About Adam Reader
Adam Reeder was born and raised in Los Angeles California. He was heavily influenced by the positive southern California culture and climate. He started drawing when he was 14 and has been sculpting for 12 years. Adam earned a Masters degree in sculpture in 2009. Though Adam learned a lot in his 3 years of graduate school, he claims to have learned more in a 5 day period at a workshop from his favorite living sculptor.
He believes in what Richard Mac Donald taught him “I will teach you everything I know, then what you do with it is up to you”.
Adam’s work has been featured in dozens of editorials online and in print all over the world. Adam has also exhibited internationally and has work in a prominent north western Museum.
Adam maintains that he learns all he can about form and anatomy. When asked about learning Adam said “I learn form everyone, that way I will never stop learning”. He say that he sculpts what he feels, drawing upon the knowledge of anatomy and form to create art. He says he knows he is done with a sculpture when it resonates with the feeling that drove him to create it.
How To Fix A Sculpture’s Face Without Starting Over
It is normal to sculpt a face and end up with proportion issues. Most people think it is time to start over when you have sculpted incorrect proportions. I am glad to tell you that you do not have to do that.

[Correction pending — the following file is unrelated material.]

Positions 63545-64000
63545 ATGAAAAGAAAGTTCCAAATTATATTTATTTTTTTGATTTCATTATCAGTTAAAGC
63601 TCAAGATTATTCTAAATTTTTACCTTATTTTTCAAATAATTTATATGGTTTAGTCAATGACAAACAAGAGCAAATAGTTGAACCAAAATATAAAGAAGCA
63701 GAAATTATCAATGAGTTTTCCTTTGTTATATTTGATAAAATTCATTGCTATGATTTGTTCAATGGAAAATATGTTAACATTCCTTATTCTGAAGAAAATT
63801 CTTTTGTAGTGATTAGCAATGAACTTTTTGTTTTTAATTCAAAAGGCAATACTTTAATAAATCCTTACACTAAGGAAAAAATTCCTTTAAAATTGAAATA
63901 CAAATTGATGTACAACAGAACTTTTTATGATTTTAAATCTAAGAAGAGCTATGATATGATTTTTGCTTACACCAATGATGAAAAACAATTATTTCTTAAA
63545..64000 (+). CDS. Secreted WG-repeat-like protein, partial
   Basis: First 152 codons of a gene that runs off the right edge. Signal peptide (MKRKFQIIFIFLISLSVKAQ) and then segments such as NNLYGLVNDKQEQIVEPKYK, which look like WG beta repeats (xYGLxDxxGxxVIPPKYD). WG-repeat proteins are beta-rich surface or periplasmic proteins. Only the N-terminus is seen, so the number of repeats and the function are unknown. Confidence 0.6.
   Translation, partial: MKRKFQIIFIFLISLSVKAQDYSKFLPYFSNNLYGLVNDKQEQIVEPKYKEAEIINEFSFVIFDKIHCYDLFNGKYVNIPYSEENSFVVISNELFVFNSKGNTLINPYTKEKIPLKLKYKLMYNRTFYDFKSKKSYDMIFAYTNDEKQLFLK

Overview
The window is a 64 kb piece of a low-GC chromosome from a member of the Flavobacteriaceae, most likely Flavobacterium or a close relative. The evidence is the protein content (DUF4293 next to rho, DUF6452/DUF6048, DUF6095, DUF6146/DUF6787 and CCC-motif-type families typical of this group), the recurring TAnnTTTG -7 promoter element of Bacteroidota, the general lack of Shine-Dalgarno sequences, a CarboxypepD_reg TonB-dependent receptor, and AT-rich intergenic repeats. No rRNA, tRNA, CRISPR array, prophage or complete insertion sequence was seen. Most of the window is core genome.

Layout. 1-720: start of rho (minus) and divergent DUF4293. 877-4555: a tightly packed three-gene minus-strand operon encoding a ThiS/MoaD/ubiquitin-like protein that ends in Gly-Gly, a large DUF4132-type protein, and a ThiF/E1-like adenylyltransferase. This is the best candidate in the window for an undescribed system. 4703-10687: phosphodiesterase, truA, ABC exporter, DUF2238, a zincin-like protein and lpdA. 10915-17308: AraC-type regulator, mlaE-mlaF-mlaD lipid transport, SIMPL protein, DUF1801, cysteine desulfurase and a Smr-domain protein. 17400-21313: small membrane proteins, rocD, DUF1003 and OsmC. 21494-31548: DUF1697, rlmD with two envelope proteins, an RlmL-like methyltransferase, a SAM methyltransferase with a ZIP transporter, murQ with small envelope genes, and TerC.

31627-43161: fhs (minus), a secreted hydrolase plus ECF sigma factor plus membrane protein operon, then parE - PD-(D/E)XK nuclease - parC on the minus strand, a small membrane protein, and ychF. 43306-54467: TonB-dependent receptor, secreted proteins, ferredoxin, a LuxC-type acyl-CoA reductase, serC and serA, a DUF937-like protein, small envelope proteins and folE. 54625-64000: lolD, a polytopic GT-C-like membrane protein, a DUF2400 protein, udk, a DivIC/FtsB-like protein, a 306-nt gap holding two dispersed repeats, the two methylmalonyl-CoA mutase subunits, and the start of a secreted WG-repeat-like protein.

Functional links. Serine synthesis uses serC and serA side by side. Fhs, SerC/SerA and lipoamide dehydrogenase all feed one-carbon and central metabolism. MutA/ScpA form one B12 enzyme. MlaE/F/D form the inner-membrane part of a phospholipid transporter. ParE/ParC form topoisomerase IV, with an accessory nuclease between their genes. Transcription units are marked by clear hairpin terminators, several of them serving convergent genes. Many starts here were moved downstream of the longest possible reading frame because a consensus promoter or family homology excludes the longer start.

In this video clip, I have made the segment of the face from the bottom of the nose to the bottom of the chin, too long.
It is easy enough to fix.
1. Ask people what they think of your sculptures, as them to give pointers. Once you are able to take positive feedback, you will be able to improve your work.
2. Make decisions. 90% of sculpting is making decisions. If you are timid, you will never finish the sculpture. Slap the clay on, if it doesn’t work, cut it off.
3. Get a sharp narrow tool. One of my favorite tools (besides the one I had to create myself) is painting pallet knives.
4. Find a spot on the face you can cut in from the front, and the side. You can even use clay cutting wire, though that is harder to control.
5. Make sure the spot you are cutting is not going to mess up too much detail. Cut in (don’t be bashful) from the front, then side (make sure you hold on to the part you are cutting, if it falls, you could lose a lot of detail).
6. Now that that segment is removed, remove clay, or add clay depending on what is needed to fix the proportions.
7. Putting the clay back on will be done in different ways depending on the type of clay and how you are going to finish it (IE, make a mold, or fire in a kiln). In my video, the sculpture is oil based clay, so it goes on and sticks in place.
FYI: If it were water-based clay, you would wet both surfaces before putting the piece back on.